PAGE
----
If the Christians, moreover, walk as the children of light, the apostle's words will be heeded: And do not have fellowship with the unfruitful works of darkness, but, on the other hand, rather reprove them. Light, as wrought by the Spirit, brings forth fruit, fruit which must be acknowledged as such everywhere. But the darkness, the unconverted state, the condition of unbelief, can bring forth real fruit as little as weeds are able to: the works of darkness are unfruitful, they are destructive, wicked, dead, Heb_6:1; Heb_9:14; Col_1:21. The Christians will, therefore, have nothing in common with them, they will shun and avoid them at all times. And not satisfied with a mere attitude of refusal, they will, on their part, go forward to attack the evil in an aggressive manner, reprove them, show their sinfulness. "The idea, therefore, is that these Christians were not at liberty to deal lightly with such sins, or connive at them, or be silent about them, but had to speak out against them and hold them up to rebuke, with the view of bringing their heathen neighbors to apprehend their turpitude and forsake them."

This attitude of the Christians is demanded all the more by the fact: What is secretly done of them is indeed a shame even to speak of; yet all things, when they are reproved, are manifested by the light, for everything which is made manifest is light. The secret sins which are practiced by the children of darkness are indeed of such a nature that they can hardly be mentioned without blushing; in the time when the apostle lived, the most unnatural vices were taken as a matter of course. Yet their naming under circumstances becomes a duty, as we see in the case of the apostle in the first chapter of Romans. Thus the secrecy of the vices here referred to is the reason why they require to be reproved openly; and the very fact of their being so abominable makes it all the more incumbent to administer open rebukes instead of silently overlooking, or conniving at, their presence. All the sins and vices of the heathen, of the unbelievers, both those that are done in public and such as are done in secret, are manifested, exposed, brought to light when they are reproved by the light, that is, by the children of light, by the Christians. The direct reproof, indeed, strikes only the known sins, but the testimony of the truth in the mouth of the Christians penetrates also into the hidden depths of the human heart and convicts the sinners of secret sins and vices. In support of this course Paul refers to an axiom: Everything that is made manifest is light. Things that were hidden and secret are illuminated by being placed into the light. And thus a person that becomes conscious of his misery, of his guilt, thereby reaches the point that he, by the gracious influence of God, turns away from sin, learns to know the mercy of the Savior, and then conducts his life in accordance with God's will and becomes a light in the Lord. This will unfortunately not always be the result of the Christian's testimony against sin, since many hardened sinners refuse to heed the warning of the Law; but there will always be some that are enlightened by the Spirit of God through the Word, and this fact should serve as a stimulus to the believers to rebuke sin and try to work knowledge of sin whenever an opportunity presents itself.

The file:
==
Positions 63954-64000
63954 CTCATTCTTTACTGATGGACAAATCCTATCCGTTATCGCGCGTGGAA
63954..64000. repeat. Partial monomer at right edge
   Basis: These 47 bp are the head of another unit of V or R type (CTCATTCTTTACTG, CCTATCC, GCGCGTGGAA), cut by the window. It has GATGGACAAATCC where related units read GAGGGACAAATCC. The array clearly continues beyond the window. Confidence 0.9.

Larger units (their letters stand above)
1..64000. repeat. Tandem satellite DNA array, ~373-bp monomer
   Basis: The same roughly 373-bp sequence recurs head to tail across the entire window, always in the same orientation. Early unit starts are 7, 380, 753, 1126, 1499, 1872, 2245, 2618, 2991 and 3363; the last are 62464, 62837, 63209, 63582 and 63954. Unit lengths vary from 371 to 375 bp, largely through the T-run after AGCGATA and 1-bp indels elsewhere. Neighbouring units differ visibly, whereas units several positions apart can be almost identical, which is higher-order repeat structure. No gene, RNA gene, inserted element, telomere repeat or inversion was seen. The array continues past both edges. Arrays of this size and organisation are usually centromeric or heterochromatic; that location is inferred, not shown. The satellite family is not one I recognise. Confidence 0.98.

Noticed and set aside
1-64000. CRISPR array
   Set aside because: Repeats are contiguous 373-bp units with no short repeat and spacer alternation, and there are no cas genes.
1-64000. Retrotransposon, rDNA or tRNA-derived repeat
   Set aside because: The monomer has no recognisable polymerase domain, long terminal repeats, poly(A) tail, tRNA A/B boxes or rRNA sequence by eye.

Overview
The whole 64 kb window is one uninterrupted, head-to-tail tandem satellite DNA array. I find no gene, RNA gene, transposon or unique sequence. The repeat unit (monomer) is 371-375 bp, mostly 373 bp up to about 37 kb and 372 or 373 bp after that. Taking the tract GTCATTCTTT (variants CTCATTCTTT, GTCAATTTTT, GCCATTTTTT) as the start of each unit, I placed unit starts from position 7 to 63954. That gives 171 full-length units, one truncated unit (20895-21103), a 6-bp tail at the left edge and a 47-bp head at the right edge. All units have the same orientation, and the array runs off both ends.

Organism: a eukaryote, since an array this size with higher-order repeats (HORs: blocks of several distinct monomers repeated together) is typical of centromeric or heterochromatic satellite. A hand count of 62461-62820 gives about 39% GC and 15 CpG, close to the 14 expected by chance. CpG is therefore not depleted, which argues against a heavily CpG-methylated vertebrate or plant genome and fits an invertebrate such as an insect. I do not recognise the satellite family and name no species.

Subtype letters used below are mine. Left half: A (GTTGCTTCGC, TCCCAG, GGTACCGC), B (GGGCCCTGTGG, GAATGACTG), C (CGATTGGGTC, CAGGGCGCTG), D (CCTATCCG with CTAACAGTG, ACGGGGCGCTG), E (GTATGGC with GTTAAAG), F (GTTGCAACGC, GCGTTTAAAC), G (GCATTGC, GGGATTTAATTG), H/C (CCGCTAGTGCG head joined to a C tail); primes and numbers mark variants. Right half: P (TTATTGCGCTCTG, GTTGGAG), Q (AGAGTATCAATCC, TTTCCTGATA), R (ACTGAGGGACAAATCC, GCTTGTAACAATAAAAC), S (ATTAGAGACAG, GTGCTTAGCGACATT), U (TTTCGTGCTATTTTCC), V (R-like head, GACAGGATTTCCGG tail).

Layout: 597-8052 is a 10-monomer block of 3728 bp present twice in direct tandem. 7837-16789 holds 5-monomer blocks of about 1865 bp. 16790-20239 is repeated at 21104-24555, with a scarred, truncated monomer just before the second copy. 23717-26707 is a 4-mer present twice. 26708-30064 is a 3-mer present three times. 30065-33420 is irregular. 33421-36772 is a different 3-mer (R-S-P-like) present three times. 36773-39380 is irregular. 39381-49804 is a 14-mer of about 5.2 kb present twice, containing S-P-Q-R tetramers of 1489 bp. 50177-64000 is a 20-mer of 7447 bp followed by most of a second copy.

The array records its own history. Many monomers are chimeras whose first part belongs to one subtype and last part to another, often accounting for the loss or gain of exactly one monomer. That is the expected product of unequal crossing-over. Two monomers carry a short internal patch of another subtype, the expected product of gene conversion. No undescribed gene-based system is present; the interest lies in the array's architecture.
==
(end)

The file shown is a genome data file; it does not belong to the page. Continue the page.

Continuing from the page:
The apostle concludes this section with a reference to a well-known verse: Therefore it is said, Awake, thou that sleepest, and arise from the dead, and Christ shall shine upon thee. This quotation is not taken from Scriptures, but may have been a verse adapted from the synagogue or Christian liturgy of Paul's days, or Paul applied a common greeting of the Jewish New Year to the situation. At God's call the Christian should open his eyes and, in turn, call out to his unbelieving, godless neighbor: With your sins you are lying in spiritual sleep, death, and destruction. Therefore arise from sleep, arise from the dead; repent, be converted! If this call works the knowledge of sin, then Christ will give the knowledge of salvation. Christ is here pictured as a beautiful, shining, flashing light. The sinner, having arisen from the sleep of sin and death, is surrounded and flooded with Christ, the Sun of Salvation, and thus becomes blessed and happy in this illumination. The quotation which Paul here makes use of, therefore, comes in very relevantly to show both the need for the reproof and the good effects of such a reproof by the grace of God.